Not a lot Helped by HAMP Loan Modifications

By
Real Estate Agent with remcoonline

 

President Obama’s HAMP program was designed to help 3 to 4 million homeowners facing foreclosure and was backed by $30 billion in federal funds. So far, HAMP has spent only $1.2 billion and helped only 670,000 homeowners, a far cry from it’s intended reach.

Bill Whitaker of CBS News took to the streets of Los Angeles and discovered that the program is not working.

Donnie Hines, who lived in her home for 16 years without missing a mortgage payment before losing her job, originally received a loan modification under Obama’s HAMP program. After 2 years of her bank requiring more unnecessary paperwork, losing paperwork, and failing to process her modification, Hines was ultimately told she no longer qualified for a modification due to long term unemployment.

Hines, like many homeowners in distress, sought help at an event hosted by nonprofit Neighborhood Assistance Corporation of America (NACA). NACA has organized events all over the country in an attempt to unite borrowers and lenders to work out loan modifications. These events have seen such a large turn out that desperate homeowners often line up throughout the night to attend.

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Rainmaker
71,592
Glenn Ritchie
Realtor - The OC.
First Team Real Estate

Hello Miguel, I myself have experienced many people taking advantage of the HAMP program with positive results, not negative like you state. I see you live in NJ and give examples of only a couple having negative results in LA. Don't always go by what you read, I don't and give personal opinions nor do I believe what I read in the news. I try to only give my opinion on my personal experiences period not what I read. Bill is only out to get a good piece for the news and he has always been a little slanted.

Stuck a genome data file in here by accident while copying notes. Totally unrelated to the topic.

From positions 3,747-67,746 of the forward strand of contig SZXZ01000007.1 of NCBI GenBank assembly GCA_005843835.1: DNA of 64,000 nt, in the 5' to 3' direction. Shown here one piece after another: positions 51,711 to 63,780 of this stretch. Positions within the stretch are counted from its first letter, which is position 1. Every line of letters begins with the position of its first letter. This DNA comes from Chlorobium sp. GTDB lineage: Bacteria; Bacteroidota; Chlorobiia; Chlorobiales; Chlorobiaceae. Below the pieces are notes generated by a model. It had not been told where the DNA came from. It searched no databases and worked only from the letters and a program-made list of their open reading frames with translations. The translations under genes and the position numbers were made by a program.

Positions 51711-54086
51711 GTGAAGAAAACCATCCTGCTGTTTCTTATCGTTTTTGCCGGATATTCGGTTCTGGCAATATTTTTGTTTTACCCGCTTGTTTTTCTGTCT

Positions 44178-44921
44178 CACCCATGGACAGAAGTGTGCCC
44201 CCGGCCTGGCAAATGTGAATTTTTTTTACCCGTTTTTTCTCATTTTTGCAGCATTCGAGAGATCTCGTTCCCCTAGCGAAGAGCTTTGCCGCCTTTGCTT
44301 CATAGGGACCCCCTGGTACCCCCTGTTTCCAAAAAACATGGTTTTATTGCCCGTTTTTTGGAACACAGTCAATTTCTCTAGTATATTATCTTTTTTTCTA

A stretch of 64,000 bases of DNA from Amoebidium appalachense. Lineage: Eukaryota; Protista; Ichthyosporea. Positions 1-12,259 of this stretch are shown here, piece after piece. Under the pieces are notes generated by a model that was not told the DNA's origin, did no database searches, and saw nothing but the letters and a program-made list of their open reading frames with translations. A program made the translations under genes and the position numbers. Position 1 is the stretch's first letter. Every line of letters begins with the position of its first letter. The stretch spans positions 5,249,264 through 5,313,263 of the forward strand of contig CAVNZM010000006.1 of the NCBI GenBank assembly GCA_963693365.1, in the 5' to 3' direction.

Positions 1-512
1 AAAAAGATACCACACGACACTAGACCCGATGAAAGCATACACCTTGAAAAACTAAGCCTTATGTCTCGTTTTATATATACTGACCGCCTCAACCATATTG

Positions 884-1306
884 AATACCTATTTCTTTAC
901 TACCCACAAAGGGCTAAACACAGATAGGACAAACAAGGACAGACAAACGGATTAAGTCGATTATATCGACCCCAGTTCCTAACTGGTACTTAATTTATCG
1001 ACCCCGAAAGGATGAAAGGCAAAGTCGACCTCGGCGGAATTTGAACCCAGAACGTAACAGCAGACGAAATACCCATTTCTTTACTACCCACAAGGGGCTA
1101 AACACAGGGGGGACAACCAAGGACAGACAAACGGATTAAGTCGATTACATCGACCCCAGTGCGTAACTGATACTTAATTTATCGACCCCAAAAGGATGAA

June 22, 2011 12:57 AM
Rainer
17,970
Simon Webster
CRE Credit Services

You mean one of the government programs didn't work? How about they don't let all companies with money keep making their own laws. 

June 22, 2011 01:27 AM
Anonymous #5
Anonymous
davephx

The problem is clear, the servicers make huge profits by foreclosing vs modifying since they only service the loans. Many like BofA are being sued by Attorney Generals such as in AZ for consumer fraud in their disregard for all the HAMP directives as well as failure to follow the Countrywide settlement agreement.

HAMP was a great program it was the banks refusal to follow the directives they agreed to follow as part of their TARP bailout.  TARP is now repaid with big profits to the taxpayers and in many cases like BoA the 22 securities firms that were stuck with bad mortgages were paid by the banks.  All the wealthy got paid, but few homeowners got modifications they qualified for (hardship, income test, net present value test)

Over half of the huge foreclosure losses are on the taxpayer via the GSE’s. SO its simply a transfer of profits from the taxpayer to the bank servicers when they foreclose and get all the fees for foreclosing, managing owned property and selling again.

Many say waited six months or a year being told they were being approved for HAMP, and making trial payments.  The banks intentional lose paperwork sent in many times including from Congressional offices and even the AZ Attorney General as detailed in their consumer fraud suit. They keep folks on long trials and often foreclose after they tell the homeowner they are still in review.

Banks often use fake numbers to deny based on NPV test and lie to homeowners.